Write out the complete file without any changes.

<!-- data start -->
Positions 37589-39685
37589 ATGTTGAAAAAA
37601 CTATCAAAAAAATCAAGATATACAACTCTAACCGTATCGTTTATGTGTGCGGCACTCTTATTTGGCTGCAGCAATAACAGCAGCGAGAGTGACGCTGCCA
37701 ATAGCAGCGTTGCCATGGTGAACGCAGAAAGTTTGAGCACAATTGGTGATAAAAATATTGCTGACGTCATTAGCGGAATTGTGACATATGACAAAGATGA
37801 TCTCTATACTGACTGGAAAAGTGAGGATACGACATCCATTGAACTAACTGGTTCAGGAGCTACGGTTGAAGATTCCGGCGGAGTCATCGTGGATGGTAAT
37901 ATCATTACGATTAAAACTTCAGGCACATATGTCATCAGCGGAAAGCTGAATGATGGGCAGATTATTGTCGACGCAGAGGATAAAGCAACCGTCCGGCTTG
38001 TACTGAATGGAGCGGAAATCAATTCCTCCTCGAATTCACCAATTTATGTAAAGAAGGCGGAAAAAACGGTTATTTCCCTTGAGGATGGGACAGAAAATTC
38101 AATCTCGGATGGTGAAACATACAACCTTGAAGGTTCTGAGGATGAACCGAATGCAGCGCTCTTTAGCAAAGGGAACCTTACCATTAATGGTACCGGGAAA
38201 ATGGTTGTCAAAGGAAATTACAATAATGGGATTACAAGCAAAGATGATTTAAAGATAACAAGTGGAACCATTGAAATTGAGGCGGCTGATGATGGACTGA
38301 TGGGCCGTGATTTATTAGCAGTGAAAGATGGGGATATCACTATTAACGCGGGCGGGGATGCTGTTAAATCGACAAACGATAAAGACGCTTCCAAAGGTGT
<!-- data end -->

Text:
Positions 37589-39685
37589 ATGTTGAAAAAA
37601 CTATCAAAAAAATCAAGATATACAACTCTAACCGTATCGTTTATGTGTGCGGCACTCTTATTTGGCTGCAGCAATAACAGCAGCGAGAGTGACGCTGCCA
37701 ATAGCAGCGTTGCCATGGTGAACGCAGAAAGTTTGAGCACAATTGGTGATAAAAATATTGCTGACGTCATTAGCGGAATTGTGACATATGACAAAGATGA
37801 TCTCTATACTGACTGGAAAAGTGAGGATACGACATCCATTGAACTAACTGGTTCAGGAGCTACGGTTGAAGATTCCGGCGGAGTCATCGTGGATGGTAAT
37901 ATCATTACGATTAAAACTTCAGGCACATATGTCATCAGCGGAAAGCTGAATGATGGGCAGATTATTGTCGACGCAGAGGATAAAGCAACCGTCCGGCTTG
38001 TACTGAATGGAGCGGAAATCAATTCCTCCTCGAATTCACCAATTTATGTAAAGAAGGCGGAAAAAACGGTTATTTCCCTTGAGGATGGGACAGAAAATTC
38101 AATCTCGGATGGTGAAACATACAACCTTGAAGGTTCTGAGGATGAACCGAATGCAGCGCTCTTTAGCAAAGGGAACCTTACCATTAATGGTACCGGGAAA
38201 ATGGTTGTCAAAGGAAATTACAATAATGGGATTACAAGCAAAGATGATTTAAAGATAACAAGTGGAACCATTGAAATTGAGGCGGCTGATGATGGACTGA
38301 TGGGCCGTGATTTATTAGCAGTGAAAGATGGGGATATCACTATTAACGCGGGCGGGGATGCTGTTAAATCGACAAACGATAAAGACGCTTCCAAAGGTGT